All is not lost, however. While Goodwin was impressive with Garoppolo last season, catching 67.4 percent of his targets with a 13.2 YPR, last season was the first time he topped 450 yards or 30 catches in his career. He has also suffered six known concussions in the NFL including two last year. Even though it looks great now, there are avenues for Goodwin to disappoint, and Garcon’s price is low enough it makes some sense to take a shot, especially with San Francisco’s offense on the rise. 

Sterling Shepard – WR49
Shepard might seem like an odd inclusion on this list considering he very well could be the fourth option in the passing game behind Odell Beckham, Evan Engram, and Saquon Barkley, but the top-heavy nature of New York’s offense could still allow Shepard to sniff 100 targets. On new coach Pat Shurmur’s Vikings last season, Stefon Diggs earned 95 targets in 14 games despite Adam Thielen commanding 142, Kyle Rudolph getting 81, and Jerick McKinnon and Dalvin Cook combining for 84.

All of those totals are good benchmarks for Beckham, Engram, and Barkley, respectively, and that came on an offense which threw the ball just 527 times. Unlikely to be in such advantageous game scripts this year, the safe money is on the Giants throwing more than that, which would allow Shepard to reach the 100 target mark even if he does not receive quite the same target share as Diggs did a season ago.

Cameron Meredith – WR50
Meredith’s outlook is complicated by his health. Recovering from an ACL tear, the receiver worryingly missed time in the last week with an undisclosed injury. That issue reportedly has nothing to do with his knee, but it is still a concern. Even so, it is tough to argue against his target upside if healthy.

Drew Brees is one of the most commonly cited regression candidates in fantasy football. After seven seasons in a row of at least 625 attempts, a number he had hit in nine of his 11 seasons in New Orleans, Brees’ attempt total tumbled all the way to 536 last season. A dominant running game certainly played a role in that fall, but the Saints leading on 52.6 percent of their snaps was a bigger factor in the shift, and that will be difficult for them to do again while sporting one of the toughest schedules in the league.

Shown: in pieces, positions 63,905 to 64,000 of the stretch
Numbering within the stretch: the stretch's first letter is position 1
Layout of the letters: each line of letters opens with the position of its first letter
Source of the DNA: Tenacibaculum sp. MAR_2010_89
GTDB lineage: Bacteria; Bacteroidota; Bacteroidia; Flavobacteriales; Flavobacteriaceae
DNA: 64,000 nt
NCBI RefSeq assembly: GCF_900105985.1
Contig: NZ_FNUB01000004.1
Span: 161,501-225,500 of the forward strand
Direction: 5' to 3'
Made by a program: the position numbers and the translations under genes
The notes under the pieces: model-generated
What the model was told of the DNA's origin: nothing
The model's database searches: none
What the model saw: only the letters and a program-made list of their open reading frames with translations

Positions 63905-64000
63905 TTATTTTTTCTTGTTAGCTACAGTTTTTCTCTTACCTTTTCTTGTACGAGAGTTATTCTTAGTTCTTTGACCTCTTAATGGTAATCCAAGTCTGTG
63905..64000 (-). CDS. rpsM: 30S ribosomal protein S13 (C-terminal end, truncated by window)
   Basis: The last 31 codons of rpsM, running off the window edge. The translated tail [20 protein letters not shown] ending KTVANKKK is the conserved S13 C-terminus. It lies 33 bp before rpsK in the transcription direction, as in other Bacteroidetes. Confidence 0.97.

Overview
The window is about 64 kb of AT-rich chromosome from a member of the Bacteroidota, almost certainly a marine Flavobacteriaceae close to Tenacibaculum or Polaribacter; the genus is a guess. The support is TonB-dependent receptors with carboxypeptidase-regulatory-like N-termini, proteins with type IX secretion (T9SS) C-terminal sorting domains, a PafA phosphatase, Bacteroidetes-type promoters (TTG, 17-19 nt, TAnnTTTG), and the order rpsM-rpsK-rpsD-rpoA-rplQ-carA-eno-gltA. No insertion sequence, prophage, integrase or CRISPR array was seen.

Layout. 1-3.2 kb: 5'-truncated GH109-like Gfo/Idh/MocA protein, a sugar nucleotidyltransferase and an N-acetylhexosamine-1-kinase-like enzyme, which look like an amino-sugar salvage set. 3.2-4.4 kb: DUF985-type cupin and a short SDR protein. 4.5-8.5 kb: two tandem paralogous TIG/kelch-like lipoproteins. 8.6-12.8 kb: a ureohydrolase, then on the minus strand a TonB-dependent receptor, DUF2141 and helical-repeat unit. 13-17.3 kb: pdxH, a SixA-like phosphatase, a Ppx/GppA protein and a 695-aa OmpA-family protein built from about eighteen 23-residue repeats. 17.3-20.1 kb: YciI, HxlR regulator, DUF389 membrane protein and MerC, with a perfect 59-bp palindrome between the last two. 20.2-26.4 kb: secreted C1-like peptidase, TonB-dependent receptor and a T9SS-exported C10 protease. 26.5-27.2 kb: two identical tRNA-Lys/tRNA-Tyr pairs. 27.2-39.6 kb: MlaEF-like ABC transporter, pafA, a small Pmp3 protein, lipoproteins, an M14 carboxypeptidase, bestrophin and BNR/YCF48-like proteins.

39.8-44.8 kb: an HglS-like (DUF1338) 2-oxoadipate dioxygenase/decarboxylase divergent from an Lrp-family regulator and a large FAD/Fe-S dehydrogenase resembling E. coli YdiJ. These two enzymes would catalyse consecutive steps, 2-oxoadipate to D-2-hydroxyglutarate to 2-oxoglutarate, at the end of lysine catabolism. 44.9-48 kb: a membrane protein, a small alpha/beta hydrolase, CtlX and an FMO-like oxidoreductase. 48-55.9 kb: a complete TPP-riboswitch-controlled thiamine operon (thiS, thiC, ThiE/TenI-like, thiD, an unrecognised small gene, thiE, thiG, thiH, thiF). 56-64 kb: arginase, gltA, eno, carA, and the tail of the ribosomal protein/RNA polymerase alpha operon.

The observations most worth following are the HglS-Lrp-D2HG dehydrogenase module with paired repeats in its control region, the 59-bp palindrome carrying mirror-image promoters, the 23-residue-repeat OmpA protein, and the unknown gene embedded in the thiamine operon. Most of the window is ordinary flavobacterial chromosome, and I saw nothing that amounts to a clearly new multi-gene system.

That means Brees should throw more this year, and Meredith is a strong candidate to see a large share of those targets. Even with Brandin Cooks and Michael Thomas atop the depth chart, Willie Snead topped 100 targets with a 15.4 percent target share in 2016, and he did the same with a 15.1 percent target share in 2015 despite Cooks and Ben Watson also getting more than 100 looks. That kind of target share feels like Meredith’s floor if he is healthy, and he could certainly be more involved than that in an offense which tends to spread the ball around.

Kenny Stills – WR51
Stills was certainly not the first name which came to mind when thinking about who would replace Jarvis Landry’s vacated targets, especially after the Dolphins added Albert Wilson and Danny Amendola during free agency. That thinking has to change a little bit at this point, however. Amendola still looks headed for a significant role, but Wilson has struggled to find his place while DeVante Parker is sidelined by an injury which could threaten his Week 1 status.

Perhaps under the radar, Stills finished second on the Dolphins in targets last season with 105. Miami is unlikely to throw 602 times again – they attempted 477 passes in 2016 with Ryan Tannehill healthy for 13 games – but Stills’ target share has a good shot to grow with Landry gone and Parker hurt. A big-play threat who could command a solid target share, Stills has the makings of this season’s Robby Anderson.

Marqise Lee – WR53
Lee has to be on this list because he saw 105 targets in 2016 and 96 in just 14 games last season, but it is tough to get excited about his prospects. His WR49 finish two years ago is one of the 34 instances of a 100-target receiver failing to crack WR3 value, and he was the WR42 last year in per-game scoring while failing to top 90 yards in any game.

With more competition for targets this season, Lee is not even guaranteed to crack 100 targets, and he is not likely to be fantasy-viable outside of deep leagues even if he does. Dede Westbrook has less target certainty, but he is a much better pick in the double-digit rounds.

Rishard Matthews – WR62
Matthews has been a mainstay on this list since joining the Titans, and it has tended to work out. He managed to finish as the WR13 on 108 targets in 2016, and while he did not top 100 targets last season, he still posted a 53/795/4 line in 14 games for a dreadful passing attack.

This year is a bit different, though. Not only is first-round sophomore Corey Davis expected to take on a bigger role, but Mathews has been sidelined all of camp with a mysterious injury the Titans are reluctant to talk about. If he gets back into camp and looks like he will be ready for Week 1, he will once again be interesting, but right now he looks like someone to avoid.